My reason initially was acceptance, which quickly turned into ego fueling when I gained a bit of traction on the social media machines, which then evolved into genuine enjoyment and appreciation for the art. I have always said that if I stopped enjoying this shit then I'd quit. I'm still writing plays at the time of writing this blog entry, and possibly I'm enjoying it moreso now than ever before, because of the adventures that it brings with touring new plays, which brings me nicely onto my next topic.
Getting your work out there. This is fucking hilarious as a subject. I remember reading Yahoo Message Boards, do you remember those? I do, before they got taken over by porn adverts. Anyway, I remember reading messages from writers asking if people wanted to perform their play. Equally, when I had a few followers on Twitter (a platform I gave up for reasons which I will go into later), people would contact me and ask if I could read their script, like I was a fucking expert and had 4,000 hours in a day. No! You need to do things for yourself, or get yourself a fucking good agent.
Some people do take matters into their own hands, but then give up within the year. I've lost count for the number of times I've observed touring theatre companies pop up as the next big thing only to disappear one show later.
Here's a statement to those who do not appreciate this:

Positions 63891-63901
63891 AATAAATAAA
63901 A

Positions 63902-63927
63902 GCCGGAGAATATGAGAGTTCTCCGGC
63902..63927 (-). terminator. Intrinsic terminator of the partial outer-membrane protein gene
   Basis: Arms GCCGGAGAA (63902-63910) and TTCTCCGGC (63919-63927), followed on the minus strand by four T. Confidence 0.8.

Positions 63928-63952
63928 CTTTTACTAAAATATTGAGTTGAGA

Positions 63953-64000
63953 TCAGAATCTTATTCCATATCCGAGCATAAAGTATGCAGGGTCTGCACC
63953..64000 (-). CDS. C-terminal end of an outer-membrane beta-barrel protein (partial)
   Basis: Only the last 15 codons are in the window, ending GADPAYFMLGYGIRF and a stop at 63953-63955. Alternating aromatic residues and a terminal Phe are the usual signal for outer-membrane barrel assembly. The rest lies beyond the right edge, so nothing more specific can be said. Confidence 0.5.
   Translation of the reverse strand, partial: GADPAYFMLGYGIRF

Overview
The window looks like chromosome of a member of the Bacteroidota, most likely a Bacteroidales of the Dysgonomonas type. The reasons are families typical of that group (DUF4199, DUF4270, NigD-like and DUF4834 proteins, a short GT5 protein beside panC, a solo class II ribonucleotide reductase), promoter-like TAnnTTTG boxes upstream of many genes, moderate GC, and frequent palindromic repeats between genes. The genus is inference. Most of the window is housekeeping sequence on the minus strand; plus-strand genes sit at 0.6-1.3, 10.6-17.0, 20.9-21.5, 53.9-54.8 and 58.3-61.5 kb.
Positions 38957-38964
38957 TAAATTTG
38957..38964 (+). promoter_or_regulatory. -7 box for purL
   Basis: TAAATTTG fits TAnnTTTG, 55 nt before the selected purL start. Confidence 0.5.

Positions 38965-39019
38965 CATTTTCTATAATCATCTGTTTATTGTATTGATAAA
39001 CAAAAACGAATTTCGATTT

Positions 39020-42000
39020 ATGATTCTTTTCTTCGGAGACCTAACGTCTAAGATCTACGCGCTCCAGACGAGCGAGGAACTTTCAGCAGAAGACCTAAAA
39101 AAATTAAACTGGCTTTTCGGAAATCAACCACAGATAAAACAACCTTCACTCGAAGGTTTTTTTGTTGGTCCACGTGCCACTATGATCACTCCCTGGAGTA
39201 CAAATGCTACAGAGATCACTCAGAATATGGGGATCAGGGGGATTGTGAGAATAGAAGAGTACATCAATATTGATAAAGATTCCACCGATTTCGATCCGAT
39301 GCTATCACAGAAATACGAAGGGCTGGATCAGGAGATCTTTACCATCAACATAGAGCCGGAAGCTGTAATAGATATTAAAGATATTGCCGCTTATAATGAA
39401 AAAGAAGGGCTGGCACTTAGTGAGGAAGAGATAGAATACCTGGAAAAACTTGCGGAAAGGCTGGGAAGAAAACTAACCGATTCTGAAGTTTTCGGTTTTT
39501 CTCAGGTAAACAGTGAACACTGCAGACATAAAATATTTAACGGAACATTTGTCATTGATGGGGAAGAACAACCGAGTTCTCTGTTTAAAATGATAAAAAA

Running a touring theatre company is literally the hardest thing I have ever done in my entire life.
You'll deal with venues who have yet to understand what an invoice is, or what a credit note is when they invoice you too much. You'll deal with people from all walks of life, which is a polite way of saying you'll manage a wide range of egos, including your own, all thrown together into a small rehearsal space / cupboard, a space that you've had to beg somebody relentlessly for. You'll have to manage twenty five things at once. Be a babysitter. Lead by example. Work harder than you've ever worked before. Be positive all the fucking time even though you know that your latest play is the worst you've ever written and that you're flogging a dead horse going into a competitive festival. Even if you really do believe in the play, you'll maybe still end up runners up because you're not mates with the judge, who just so happens to be the husband of that director from a rival show... possibly.
Disclaimer - Nine out of ten festivals are actually not like this. The results are always fair and not influenced by any external or internal forces at play.
Let's talk about festivals... I have a fair amount of experience with drama festivals.